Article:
The Center appointed Karen Fong as the sole panelist in this matter on January 24, 2013. The Panel finds that it was properly constituted. The Panel has submitted the Statement of Acceptance and Declaration of Impartiality and Independence, as required by the Center to ensure compliance with the Rules, paragraph 7.
4. Factual Background
The Complainant is an English footwear company that can trace its origins back to the year 1825 in the Somerset village of Street in the United Kingdom when the first sheepskin slippers were devised by James and Cyrus Clark. The Complainant’s footwear is sold under the brand CLARKS.
The Complainant’s long-established global business has been very successful. It is estimated that the Complainant sells 55 million pairs of shoes in 35 countries every year. It is estimated that by 2015 the Complainant’s business will have almost doubled in size. In the years 2011-2012 the Complainant sales turnover figures were 601 million pounds in the United Kingdom, 536 million pounds in the United States of America, 162 million pounds in the European Union and 99 million pounds throughout the rest of the world. All of these sales accounted for products sold bearing the CLARKS mark. The Complainant’s sales are generated by an international network of retail stores and third party distributors, in addition to significant sales via the Complainant’s retail platform at “www.clarks.com”.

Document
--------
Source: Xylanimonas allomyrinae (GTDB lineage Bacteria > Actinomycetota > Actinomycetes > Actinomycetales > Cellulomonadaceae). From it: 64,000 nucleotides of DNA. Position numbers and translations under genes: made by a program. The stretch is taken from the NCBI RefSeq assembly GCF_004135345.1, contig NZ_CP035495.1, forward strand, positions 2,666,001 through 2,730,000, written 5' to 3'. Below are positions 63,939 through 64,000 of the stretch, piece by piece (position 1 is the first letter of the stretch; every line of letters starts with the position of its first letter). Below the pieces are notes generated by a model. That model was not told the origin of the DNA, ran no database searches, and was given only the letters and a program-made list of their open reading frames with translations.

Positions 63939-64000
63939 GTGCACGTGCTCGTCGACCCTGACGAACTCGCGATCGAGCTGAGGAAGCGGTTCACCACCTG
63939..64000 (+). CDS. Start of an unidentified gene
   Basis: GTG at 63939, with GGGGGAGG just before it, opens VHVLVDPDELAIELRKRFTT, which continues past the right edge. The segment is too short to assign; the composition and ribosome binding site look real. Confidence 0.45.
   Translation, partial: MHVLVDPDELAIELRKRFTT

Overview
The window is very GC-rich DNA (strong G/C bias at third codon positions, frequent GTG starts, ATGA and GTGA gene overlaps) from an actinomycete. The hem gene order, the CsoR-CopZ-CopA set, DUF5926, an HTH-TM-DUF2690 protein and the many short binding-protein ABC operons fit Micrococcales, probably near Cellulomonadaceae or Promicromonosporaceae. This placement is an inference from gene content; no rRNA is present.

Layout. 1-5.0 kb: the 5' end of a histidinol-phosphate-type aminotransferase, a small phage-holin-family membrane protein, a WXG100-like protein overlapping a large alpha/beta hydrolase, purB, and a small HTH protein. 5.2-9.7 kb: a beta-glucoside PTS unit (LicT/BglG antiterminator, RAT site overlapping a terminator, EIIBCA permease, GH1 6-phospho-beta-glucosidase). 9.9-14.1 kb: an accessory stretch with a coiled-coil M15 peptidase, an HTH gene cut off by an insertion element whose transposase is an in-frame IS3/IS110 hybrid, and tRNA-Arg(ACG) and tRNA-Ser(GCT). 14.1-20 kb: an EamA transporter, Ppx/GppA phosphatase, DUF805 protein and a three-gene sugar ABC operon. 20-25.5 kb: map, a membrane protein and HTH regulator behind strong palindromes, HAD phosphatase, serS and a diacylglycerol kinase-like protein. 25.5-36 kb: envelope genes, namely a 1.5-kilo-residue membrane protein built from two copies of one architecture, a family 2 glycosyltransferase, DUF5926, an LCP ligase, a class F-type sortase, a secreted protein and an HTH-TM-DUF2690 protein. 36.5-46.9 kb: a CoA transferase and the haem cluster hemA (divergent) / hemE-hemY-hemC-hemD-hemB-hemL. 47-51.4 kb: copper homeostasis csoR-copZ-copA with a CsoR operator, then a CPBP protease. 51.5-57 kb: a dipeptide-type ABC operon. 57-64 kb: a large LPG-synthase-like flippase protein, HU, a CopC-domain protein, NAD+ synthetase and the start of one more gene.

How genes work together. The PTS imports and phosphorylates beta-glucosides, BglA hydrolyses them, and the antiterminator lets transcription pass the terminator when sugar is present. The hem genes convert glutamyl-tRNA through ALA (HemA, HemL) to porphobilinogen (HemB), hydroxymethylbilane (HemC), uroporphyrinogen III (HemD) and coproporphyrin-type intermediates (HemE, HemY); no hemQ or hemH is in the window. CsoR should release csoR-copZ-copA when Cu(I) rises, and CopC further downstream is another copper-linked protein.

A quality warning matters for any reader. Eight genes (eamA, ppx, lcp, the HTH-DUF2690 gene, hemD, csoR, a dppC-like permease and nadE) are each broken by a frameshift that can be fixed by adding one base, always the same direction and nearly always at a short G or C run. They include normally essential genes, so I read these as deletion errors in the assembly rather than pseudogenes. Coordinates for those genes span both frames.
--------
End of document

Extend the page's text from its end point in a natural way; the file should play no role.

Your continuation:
The Complainant has registered trade marks for CLARKS all over the world including the United Kingdom and China. These trade marks were registered long before the date of registration of the Domain Names.
The Domain Names <clarkstore.net> and <clarkshoesmall.com> were registered respectively on September 25, 2012 and December 18, 2012 and the Respondent was using the Domain Names to resolve to the website connected to <clarkshoesmall.com> (“the Website”) which purported to sell footwear under the CLARKS trade mark. The Website also used to bear the Complainant’s stylized CLARKS logo on its web pages. At the time of preparing the decision, the Website has been disabled. The Domain Name <clarkstore.net> now resolves to a website connected to the Domain Name <clarksshoesoutletsale.com> which is also a website purporting to sell Clarks shoes and bears the Complainant’s stylized CLARKS logo on its web pages. A WhoIs search revealed that this domain name was registered to baikaiming on January 16, 2013, after the Complaint was filed, and the email contact […]@163.com is the same as the email contact for the Domain Names.